Will Top Prospect Yasiel Puig's Call-Up Spark a Much-Needed Dodgers Turnaround?

Jason MartinezContributor IJune 3, 2013

After weeks of speculation, the Dodgers will recall top prospect Yasiel Puig from Double-A Chattanooga on Monday. The 22-year-old, who should get a majority of his starts in center field while Matt Kemp (strained hamstring) is on the disabled list, hasn't stopped hitting since signing a seven-year, $42 million deal last June. 

In 23 games between the Arizona Rookie League and the High-A California League in 2012, the 6'3" and 215-pound Puig posted a 1.076 OPS with eight steals. He continued to do damage at the plate in spring training with 30 hits in 58 at-bats, including 10 extra-base hits and four stolen bases.

Most recently, he has hit .313 (46-for-147) with 23 extra-base hits (8 HR, 12 2B, 3 3B) and 13 stolen bases in 40 Double-A games this season.

With the struggles of Kemp (.640 OPS in 51 games) and Andre Ethier (.696 OPS in 53 games), Puig's big league ETA has been a popular point of discussion for fans and media alike. Considered a raw talent who is extremely aggressive at the plate, a promotion wasn't the slam dunk that most felt it was. 

The success of Pirates outfielder Starling Marte—he has a solid .761 OPS despite walking just 18 times while striking out 102 times in 101 MLB games—is more of an exception to the rule when it comes to free-swinging prospects. They often struggle, if not right away, as soon as the scouts and pitchers discover and exploit their weaknesses. Young players who lack plate discipline have a hard time making adjustments, and they end up being overmatched until they do. 

In the case of Yasiel Puig and the Dodgers, there are several reasons why the timing is right.

Aside from the clear lack of other center field talent in the system, Puig's tremendous power potential should give the offense a much-needed boost for the simple reason that he's bound to run into some pitches that end up leaving the park...even if he does look bad in the majority of his at-bats.

Puig, who looks more like a middle linebacker than a baseball player, also gives opposing pitchers another power threat to be weary of in the middle of the lineup. Since Kemp's been sidelined, the Dodgers have had Tim Federowicz, Jerry Hairston Jr., Ramon Hernandez and Scott Van Slyke hitting in the fourth and fifth spots in the lineup. Not exactly the kind of names that strike fear into opponents.

Even if Puig isn't a household name as of yet, it probably won't be long before everyone in the league is talking about him based on his physical attributes alone.

A more realistic comparison in talent might be fellow Cuban Yoenis Cespedes, who is five years older and was obviously big league ready when he signed with the A's before the 2012 season. How Puig's elite power potential will translate to the majors is anyone's guess, but Cespedes has 32 homers in his first 658 big league at-bats.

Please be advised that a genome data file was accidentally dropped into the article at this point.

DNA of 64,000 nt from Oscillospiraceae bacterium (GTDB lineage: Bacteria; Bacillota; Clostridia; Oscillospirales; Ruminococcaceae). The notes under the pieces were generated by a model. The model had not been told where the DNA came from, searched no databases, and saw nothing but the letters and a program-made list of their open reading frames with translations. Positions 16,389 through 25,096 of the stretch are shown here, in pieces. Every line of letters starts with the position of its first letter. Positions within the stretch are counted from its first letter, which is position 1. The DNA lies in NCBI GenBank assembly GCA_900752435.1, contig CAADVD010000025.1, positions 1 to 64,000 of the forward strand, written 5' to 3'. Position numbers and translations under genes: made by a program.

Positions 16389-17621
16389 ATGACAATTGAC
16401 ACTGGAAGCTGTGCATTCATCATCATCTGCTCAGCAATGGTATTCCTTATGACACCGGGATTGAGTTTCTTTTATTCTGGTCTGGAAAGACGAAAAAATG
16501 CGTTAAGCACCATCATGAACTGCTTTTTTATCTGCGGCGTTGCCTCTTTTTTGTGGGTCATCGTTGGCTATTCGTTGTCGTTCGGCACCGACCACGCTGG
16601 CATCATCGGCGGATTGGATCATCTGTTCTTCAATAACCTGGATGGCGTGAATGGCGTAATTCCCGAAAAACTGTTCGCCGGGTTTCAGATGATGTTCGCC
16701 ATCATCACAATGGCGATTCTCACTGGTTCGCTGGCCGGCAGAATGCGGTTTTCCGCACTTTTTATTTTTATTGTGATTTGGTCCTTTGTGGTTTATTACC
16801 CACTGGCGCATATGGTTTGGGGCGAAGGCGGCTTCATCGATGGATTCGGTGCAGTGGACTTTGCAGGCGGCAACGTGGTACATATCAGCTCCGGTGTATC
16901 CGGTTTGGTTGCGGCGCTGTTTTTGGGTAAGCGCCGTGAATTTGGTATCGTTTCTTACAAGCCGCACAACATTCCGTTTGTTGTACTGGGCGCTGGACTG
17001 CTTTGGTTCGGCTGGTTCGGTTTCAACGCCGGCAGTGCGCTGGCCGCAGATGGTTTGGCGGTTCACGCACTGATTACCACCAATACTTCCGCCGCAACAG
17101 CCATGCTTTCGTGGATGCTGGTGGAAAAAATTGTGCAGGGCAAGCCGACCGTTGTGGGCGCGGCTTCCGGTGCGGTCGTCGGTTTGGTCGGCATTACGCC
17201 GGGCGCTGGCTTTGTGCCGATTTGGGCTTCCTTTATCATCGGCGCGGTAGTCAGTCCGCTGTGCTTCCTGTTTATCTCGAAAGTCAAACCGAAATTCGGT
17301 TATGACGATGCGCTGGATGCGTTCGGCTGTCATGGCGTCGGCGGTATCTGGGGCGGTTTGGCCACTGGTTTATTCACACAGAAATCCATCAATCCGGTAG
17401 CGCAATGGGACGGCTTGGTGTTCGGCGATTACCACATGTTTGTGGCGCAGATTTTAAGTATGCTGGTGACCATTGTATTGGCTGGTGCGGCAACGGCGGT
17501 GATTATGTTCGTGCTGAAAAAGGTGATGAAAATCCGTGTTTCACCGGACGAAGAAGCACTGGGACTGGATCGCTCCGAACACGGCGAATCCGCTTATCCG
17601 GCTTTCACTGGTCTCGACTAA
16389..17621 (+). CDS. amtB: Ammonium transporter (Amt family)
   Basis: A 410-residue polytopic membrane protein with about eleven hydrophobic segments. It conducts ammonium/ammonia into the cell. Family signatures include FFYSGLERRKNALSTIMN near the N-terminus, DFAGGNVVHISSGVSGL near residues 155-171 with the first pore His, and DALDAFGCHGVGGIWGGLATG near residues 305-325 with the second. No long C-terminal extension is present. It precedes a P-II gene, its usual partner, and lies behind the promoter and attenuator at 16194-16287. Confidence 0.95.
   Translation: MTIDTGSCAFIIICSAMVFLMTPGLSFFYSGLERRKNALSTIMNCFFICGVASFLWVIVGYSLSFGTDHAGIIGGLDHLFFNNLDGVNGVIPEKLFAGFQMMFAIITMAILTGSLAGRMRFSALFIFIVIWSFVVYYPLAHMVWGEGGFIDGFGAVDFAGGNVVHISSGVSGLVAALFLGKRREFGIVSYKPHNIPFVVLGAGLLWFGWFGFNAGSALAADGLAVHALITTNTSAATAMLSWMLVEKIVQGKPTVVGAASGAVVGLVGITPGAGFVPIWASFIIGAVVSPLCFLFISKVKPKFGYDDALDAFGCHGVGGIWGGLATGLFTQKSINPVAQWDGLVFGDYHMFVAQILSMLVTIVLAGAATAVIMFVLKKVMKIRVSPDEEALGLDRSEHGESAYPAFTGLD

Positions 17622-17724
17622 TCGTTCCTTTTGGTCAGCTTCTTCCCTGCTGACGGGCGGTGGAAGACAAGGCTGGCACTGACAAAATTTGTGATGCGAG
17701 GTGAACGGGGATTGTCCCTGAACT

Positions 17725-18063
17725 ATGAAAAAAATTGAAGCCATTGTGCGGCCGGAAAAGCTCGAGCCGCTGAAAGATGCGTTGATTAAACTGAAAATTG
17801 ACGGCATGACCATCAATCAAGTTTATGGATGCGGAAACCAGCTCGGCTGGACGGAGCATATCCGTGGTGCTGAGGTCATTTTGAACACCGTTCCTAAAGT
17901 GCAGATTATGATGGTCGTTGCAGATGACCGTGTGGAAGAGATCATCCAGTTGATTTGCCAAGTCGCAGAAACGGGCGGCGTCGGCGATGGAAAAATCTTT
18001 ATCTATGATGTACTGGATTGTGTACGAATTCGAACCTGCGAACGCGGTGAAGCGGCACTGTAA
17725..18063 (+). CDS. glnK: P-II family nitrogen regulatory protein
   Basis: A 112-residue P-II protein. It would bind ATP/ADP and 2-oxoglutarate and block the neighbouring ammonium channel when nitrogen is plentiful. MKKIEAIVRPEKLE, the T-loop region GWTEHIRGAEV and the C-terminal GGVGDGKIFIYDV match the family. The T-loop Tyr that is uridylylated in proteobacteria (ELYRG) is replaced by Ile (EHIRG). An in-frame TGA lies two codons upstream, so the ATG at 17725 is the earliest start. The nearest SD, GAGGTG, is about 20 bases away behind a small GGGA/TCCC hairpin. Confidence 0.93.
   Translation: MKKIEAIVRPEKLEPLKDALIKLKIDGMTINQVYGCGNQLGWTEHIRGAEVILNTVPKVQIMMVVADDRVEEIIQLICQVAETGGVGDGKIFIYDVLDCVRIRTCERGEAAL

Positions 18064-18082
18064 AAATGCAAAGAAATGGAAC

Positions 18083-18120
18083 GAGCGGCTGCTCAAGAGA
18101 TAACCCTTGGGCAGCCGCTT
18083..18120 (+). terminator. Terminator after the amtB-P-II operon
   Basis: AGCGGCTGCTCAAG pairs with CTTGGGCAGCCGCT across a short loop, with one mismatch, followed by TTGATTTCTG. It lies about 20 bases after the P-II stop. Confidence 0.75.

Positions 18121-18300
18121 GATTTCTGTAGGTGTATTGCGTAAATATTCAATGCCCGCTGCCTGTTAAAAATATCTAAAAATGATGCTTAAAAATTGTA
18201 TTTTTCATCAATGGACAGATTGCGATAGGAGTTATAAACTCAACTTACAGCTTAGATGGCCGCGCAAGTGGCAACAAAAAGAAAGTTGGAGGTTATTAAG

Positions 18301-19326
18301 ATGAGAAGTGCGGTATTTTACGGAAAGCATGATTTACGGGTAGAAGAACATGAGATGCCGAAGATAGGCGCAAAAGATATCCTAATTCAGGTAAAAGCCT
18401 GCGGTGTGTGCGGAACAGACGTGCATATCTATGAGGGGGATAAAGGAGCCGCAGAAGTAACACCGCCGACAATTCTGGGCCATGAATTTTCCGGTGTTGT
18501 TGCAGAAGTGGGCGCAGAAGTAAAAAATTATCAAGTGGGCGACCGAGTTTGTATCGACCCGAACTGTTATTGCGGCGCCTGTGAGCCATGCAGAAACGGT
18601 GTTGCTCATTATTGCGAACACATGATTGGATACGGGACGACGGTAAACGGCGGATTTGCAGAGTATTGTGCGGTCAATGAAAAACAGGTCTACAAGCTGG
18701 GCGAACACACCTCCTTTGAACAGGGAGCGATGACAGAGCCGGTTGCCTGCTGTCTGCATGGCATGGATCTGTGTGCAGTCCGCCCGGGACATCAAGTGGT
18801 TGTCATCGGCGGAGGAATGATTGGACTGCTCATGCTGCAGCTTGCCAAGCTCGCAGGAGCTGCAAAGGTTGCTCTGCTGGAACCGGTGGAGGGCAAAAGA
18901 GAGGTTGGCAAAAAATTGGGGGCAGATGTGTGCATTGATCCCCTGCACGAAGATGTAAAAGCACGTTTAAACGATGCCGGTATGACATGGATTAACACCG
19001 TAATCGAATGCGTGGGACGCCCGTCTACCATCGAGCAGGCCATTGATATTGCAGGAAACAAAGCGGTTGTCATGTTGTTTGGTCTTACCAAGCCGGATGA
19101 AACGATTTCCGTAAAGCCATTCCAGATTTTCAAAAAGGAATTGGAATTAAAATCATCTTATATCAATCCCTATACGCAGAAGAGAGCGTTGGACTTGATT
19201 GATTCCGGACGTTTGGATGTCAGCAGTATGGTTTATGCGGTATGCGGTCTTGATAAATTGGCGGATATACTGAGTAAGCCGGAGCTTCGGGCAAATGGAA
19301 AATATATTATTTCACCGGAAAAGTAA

Puig was the most dynamic player I saw in ST; reminded me of a cross between Bo Jackson & Yoenis Cespedes. Puig will electrify Dodger Stadium.

— JIM BOWDEN (@JimBowdenESPNxm) June 3, 2013

With Kemp expected to return to action when first eligible on June 14, it's no certainty that Puig's stay will even extend beyond that. I can almost guarantee you this, though: With the way the season is going in Los Angeles (23-32, 8.5 games and last place out in the NL West), there's no way Puig is going back to the minors if he can come up with a few big hits and doesn't look completely lost at the plate.

He's also earning a big league salary, and even the deep-pocketed Dodgers would rather see that kind of money at work on the major-league roster. 

Ethier, marred in a 6-for-38 slump with no home runs, will almost certainly be the outfielder who loses playing time if Puig stays. As bad as having a player making $13.5 million relegated to the bench would be, the Dodgers need a spark in their lineup. And Puig appears to be the only shot at giving them that right now if his success from spring training and the Southern League can carry over.

Here's a look at what the Dodgers lineup could look like by mid-June with Kemp, A.J. Ellis and Hanley Ramirez back from the disabled list: 

1. Carl Crawford, LF
2. Hanley Ramirez, SS
3. Adrian Gonzalez, 1B
4. Matt Kemp, CF
5. Yasiel Puig, RF
6. A.J. Ellis, C
7. Mark Ellis, 2B
8. Juan Uribe/Jerry Hairston Jr./Nick Punto, 3B 

On paper, that's an impressive lineup. Of course, much of their success will depend on Kemp's effectiveness when he returns. And it wouldn't hurt if Zack Greinke (13.1 IP, 13 ER in last three starts) could turn things around real quick.

The reason that Yasiel's Puig's call-up is such big news is that his potential impact can be huge, even if the chances of it being realized in 2013 aren't great. At this point, the Dodgers don't have anything to lose.